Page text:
I am assuming that for “successful” the author intended that Book of Mormon migrants were efficient in establishing a civilization that would also have had an impact on the genetic landscape of the Americas. In my mind this is a bit of a stretch due to the fact that it is well proven that culture and language propagation does not always reflect genetic dissemination. For example, the expansion of the Roman Empire and Greek philosophy in many Old World countries about two millennia ago was more drastic than the spread of Roman and Greek genetic profiles in the colonized countries.
The term “genetically unique” is also debatable, as that would imply that we know something with surety about the genetic affiliation of Book of Mormon people. Basically, we are assuming that the genetic make-up of ancient Israel is the same of that observed in today’s Jews from Jerusalem and that Lehi and his family were the “typical genetic representatives” of their population of origin. I am not sure how can anyone provide evidence to such statement, but I will discuss this matter more in the actual transcript that I am producing (some of this information is already available online in the article “The Book of Mormon and the Origin of Native Americans from a Maternally Inherited DNA Standpoint” published in FARMS Review, Spring 2010).
But it gets worse. The assignment of words like “exclusively” Siberian and “no longer anywhere…to hide” to scientists involved with these studies is a bold statement underlining that the scientific community is done with this type of research, as all that needed to be said about the origin of Native Americans had already been said. To top it off, a reference to an eight-year old study is provided, as to confirm that the writer is not making things up, as he is backed up by science: “Zegura et al., ‘High-Resolution SNPs,’ Molecular Biology and Evolution, 2004.”
Interestingly, the paper provided as a reference does not include Dr. Schurr as one of the authors, and—most importantly—does not deal with nuclear DNA SNP analysis either. The full title of this publication is, in fact, “High-resolution SNPs and microsatellite haplotypes point to a single, recent entry of Native American Y chromosomes into the Americas,” which is a paper on Y chromosome—not nuclear DNA—variation among Native American populations. The authors reported the analysis of more than 2,000 Y chromosomes from multiple European, Native American and Asian groups and reported that, in the Americas, 96% (which is significantly different from 100%) of these lineages belonged to group C, Q and R. The authors cautiously suggested that “haplogroups C and Q were deemed to represent early Native American founding Y chromosome lineages; however, most haplogroup R lineages present in Native Americans most likely came from recent admixture with Europeans” (emphasis added).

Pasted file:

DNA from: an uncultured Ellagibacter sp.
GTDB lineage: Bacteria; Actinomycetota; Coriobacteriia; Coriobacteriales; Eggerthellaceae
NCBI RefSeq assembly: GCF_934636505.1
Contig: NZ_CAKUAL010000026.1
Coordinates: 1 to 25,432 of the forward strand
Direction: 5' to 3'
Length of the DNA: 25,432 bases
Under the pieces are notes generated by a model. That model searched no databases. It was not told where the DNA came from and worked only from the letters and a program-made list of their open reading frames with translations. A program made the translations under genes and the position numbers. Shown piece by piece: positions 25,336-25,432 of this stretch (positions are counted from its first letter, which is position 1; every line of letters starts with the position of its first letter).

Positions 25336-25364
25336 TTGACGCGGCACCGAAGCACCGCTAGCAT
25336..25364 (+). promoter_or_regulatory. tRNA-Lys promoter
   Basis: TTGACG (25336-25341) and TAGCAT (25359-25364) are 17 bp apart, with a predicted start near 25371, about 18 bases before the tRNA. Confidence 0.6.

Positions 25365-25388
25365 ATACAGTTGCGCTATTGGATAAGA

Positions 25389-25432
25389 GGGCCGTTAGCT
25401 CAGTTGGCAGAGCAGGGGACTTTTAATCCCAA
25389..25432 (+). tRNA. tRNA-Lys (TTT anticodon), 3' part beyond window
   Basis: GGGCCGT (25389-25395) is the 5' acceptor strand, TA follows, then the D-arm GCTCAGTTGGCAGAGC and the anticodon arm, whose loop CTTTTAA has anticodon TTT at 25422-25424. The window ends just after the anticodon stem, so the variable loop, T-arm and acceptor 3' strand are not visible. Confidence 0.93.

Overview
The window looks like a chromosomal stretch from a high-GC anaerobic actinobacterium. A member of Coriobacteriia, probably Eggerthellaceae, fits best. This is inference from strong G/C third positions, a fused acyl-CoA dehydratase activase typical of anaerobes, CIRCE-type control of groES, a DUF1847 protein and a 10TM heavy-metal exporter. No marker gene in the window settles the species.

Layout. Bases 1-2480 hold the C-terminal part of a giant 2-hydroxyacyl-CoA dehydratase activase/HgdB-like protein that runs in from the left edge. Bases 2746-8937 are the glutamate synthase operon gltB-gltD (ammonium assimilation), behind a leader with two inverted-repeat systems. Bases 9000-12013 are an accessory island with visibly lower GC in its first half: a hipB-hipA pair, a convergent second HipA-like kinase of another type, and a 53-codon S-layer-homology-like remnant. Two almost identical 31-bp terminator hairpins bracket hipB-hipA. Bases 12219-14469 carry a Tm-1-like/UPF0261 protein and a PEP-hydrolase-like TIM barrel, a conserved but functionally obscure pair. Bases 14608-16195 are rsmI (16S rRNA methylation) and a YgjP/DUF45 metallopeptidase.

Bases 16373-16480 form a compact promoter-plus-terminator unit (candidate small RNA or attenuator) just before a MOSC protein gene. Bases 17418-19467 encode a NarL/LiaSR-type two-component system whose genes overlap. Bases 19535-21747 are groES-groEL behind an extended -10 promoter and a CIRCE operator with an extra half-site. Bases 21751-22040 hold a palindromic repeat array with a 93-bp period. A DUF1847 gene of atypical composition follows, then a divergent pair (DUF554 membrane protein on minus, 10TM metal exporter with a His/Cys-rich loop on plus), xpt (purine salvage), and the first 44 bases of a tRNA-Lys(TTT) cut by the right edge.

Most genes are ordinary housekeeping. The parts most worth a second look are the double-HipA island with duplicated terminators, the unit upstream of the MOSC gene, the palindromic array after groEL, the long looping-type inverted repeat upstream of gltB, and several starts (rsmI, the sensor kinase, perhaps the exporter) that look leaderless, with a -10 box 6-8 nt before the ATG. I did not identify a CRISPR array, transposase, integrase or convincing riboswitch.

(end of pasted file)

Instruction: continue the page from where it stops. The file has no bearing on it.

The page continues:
Note the difference in expression used by the Sunstone author and the actual scientists involved in the very publication he cites. Yes, the findings of the paper strongly promote a single migration from Asia to the Americas, but the scientists also admitted that there were other lineages observed and that those with an Old World affiliation “most likely” were of European origins. Two major points must be emphasized here:
- It is commonly accepted by most scientists that if a DNA profile has Asian similarities, it arrived from Siberia approximately 15,000 years ago through the land bridge that once connected Northern Asia to Alaska; if it looks European, then it probably arrived after 1492 following the European colonization;
- The molecular clock established for genetic variation through time is better suited to calibrate events that occurred tens of thousands of years ago and is not a very accurate system to discern migratory events that occurred within the last couple of millennia. In other words, there has not been enough time to differentiate pre- from post-Columbian DNA lineages within the last two thousand years.
We tend to forget that most of the research that is taking place with regard to the origin of the ancestors of Native Americans using DNA focuses on the first main arrival(s) through Beringia and is not meant to detect minor subsequent migrations that took place in more recent times. In commenting on recent genetic analysis performed on Paleo-Eskimo remains in Greenland belonging to the Saqqaq culture, Dr. Marcus Feldam, a population geneticist from Stanford University stated that “the models that suggest a single one-time migration are generally regarded as idealized systems, like an idealized gas in physics. But there may have been small amounts of migrations going on for millennia. Just because researchers put a date on when ancient humans crossed the Bering Bridge, that doesn’t mean it happened only once and then stopped.” I agree wholeheartedly with this statement as I personally find it a very complex task to identify and clearly discern any non-Asian-like genetic signals in the New World that would have resulted from migrations that took place in the last couple thousands of years. I do wonder if all the R lineages observed in the Zegura et al. paper are indeed of post-Columbian origin and how would anyone be able to demonstrate otherwise.